Tuesday, November 20, 2012

Brown Sugar Devil's Food Cake frosted with Divinity Fudge - a Southern Masterpiece once described as a BITE of HEAVEN

"Dean's Devil's Food Cake with Divinity Frosting"
This recipe was shared with me by John Beck McConnico of San Francisco, and originally from Brownsville Tennessee. He comes from a long line of creative, talented, genteel people and wonderful cooks. The only advice I will give you is don't attemp to make this frosting on a rainy day - humidity is not your friend I assure you. Do make it though, as it might just become a family favorite. Nothing's better than devil's food cake made with brown surgar and frosted with divinity fudge, and nothing is more Southern. One well-known and beloved Southern cook simply described it as a bite of Heaven. So there you go!
• 2 cups of sifted cake flour
• 1 teaspoon of baking soda
• 1/2 cup of butter or vegetable shortening
• 2 cups of sifted brown sugar
• 2 large eggs, unbeaten
• 6 squares of unsweetened baking chocolate
• 1 1/4 cups of sweet milk
• 1 teaspoon of pure vanilla extract
1. Sift the flour once, then add the soda and sift together three times.
2. Soften the butter thoroughly, while gradually adding the sugar. Mix together until the mixture is light and fluffy.
3. Add the eggs to the mixture one at a time and beat well. Then add the chocolate and mix thoroughly.
4. Add the sifted flour and soda, along with milk a small amount at a time. Beat after each addition until smooth. Mix in the vanilla extract.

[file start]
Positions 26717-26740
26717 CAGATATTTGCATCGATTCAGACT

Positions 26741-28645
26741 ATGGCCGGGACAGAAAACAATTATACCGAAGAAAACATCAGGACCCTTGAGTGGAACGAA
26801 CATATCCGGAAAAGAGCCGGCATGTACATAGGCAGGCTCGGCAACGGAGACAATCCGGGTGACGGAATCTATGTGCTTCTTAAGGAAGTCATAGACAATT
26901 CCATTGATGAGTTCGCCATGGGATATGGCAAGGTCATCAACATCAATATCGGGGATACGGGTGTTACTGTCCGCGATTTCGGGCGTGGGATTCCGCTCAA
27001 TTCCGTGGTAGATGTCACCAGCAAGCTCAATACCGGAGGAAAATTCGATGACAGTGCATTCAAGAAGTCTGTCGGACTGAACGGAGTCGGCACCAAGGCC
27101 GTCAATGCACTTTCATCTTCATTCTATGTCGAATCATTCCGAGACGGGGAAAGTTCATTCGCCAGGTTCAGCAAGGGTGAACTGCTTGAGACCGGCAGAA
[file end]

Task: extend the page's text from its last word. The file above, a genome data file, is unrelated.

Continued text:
5. Bake in three greased 9-inch layer pans at 325 degrees for 30 minutes.
6. After removing from the oven, cool the cake for one hour.
7. When applying the icing, spread divinity frosting between the layers and on top and sides of the cake.
• 3 cups of finely granulated white sugar
• 1 teaspoon of light corn syrup
• 1 1/3 cups of boiling water
• 4 egg whites, stiffly beaten
• 1 teaspoon of vanilla 
1. Combine the sugar, corn syrup and water. Place over low flame and stir constantly until sugar is dissolved and mixture boils.
2. Continue cooking until a small amount of syrup forms a soft ball in cold water, or spins a long thread when dropped from the tip of a spoon.
3. Pour the syrup in a fine stream over egg whites, beating constantly. Add the vanilla. Continue beating until the mixture is stiff enough to spread on the cake. Decorate with walnut or pecan halves if you like.
4. Note: Do not try making the Divinity frosting on an overly humid day. Brave souls have tried and failed.


Kari Lindsay said...

The frosting is like light and fluffy clouds. I could totally dive into a slice or two of this cake!

The Warners said...

What is sweet milk? Do you mean sweetened condensed milk?

The Warners said...
This comment has been removed by the author.
Kathleen Richardson said...

I'm definitely pinning this on my Cake Board. About "The Warners" question, seems like sweetened condensed milk along with all that brown sugar would make the cake overly sweet. Hope you can clarify that for us, Libby. I'm loving your old-fashioned, southern style cooking.

sonia said...

Sweet milk is not the same as sweetened condensed milk. Sweet milk is what we refer to as "milk", or whole milk. Lots of baking is done with "soured" milk or buttermilk. Sweet milk is milk that has not yet soured.

I feel sure this is what Libby is referring to in this recipe.